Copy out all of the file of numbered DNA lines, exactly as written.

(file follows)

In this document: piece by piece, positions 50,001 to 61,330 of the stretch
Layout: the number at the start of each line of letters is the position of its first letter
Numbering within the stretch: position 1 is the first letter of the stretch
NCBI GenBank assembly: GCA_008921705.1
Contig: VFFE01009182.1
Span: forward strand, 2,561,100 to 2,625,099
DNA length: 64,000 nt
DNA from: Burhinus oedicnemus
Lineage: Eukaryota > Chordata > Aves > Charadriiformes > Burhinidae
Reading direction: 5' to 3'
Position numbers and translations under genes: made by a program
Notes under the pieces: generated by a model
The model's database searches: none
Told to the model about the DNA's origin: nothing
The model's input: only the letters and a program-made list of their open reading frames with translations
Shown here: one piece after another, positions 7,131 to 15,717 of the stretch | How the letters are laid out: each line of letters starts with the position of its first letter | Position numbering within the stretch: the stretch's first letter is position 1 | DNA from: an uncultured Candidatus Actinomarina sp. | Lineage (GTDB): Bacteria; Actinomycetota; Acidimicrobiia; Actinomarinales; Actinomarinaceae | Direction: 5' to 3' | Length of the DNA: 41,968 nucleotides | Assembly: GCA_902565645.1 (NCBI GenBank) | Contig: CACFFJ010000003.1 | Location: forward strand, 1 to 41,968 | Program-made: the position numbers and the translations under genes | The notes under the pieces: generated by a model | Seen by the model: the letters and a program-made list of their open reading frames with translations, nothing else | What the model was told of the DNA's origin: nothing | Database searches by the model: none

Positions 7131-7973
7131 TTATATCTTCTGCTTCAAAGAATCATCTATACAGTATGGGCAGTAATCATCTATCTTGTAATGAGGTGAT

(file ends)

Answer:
In this document: piece by piece, positions 50,001 to 61,330 of the stretch
Layout: the number at the start of each line of letters is the position of its first letter
Numbering within the stretch: position 1 is the first letter of the stretch
NCBI GenBank assembly: GCA_008921705.1
Contig: VFFE01009182.1
Span: forward strand, 2,561,100 to 2,625,099
DNA length: 64,000 nt
DNA from: Burhinus oedicnemus
Lineage: Eukaryota > Chordata > Aves > Charadriiformes > Burhinidae
Reading direction: 5' to 3'
Position numbers and translations under genes: made by a program
Notes under the pieces: generated by a model
The model's database searches: none
Told to the model about the DNA's origin: nothing
The model's input: only the letters and a program-made list of their open reading frames with translations
Shown here: one piece after another, positions 7,131 to 15,717 of the stretch | How the letters are laid out: each line of letters starts with the position of its first letter | Position numbering within the stretch: the stretch's first letter is position 1 | DNA from: an uncultured Candidatus Actinomarina sp. | Lineage (GTDB): Bacteria; Actinomycetota; Acidimicrobiia; Actinomarinales; Actinomarinaceae | Direction: 5' to 3' | Length of the DNA: 41,968 nucleotides | Assembly: GCA_902565645.1 (NCBI GenBank) | Contig: CACFFJ010000003.1 | Location: forward strand, 1 to 41,968 | Program-made: the position numbers and the translations under genes | The notes under the pieces: generated by a model | Seen by the model: the letters and a program-made list of their open reading frames with translations, nothing else | What the model was told of the DNA's origin: nothing | Database searches by the model: none

Positions 7131-7973
7131 TTATATCTTCTGCTTCAAAGAATCATCTATACAGTATGGGCAGTAATCATCTATCTTGTAATGAGGTGAT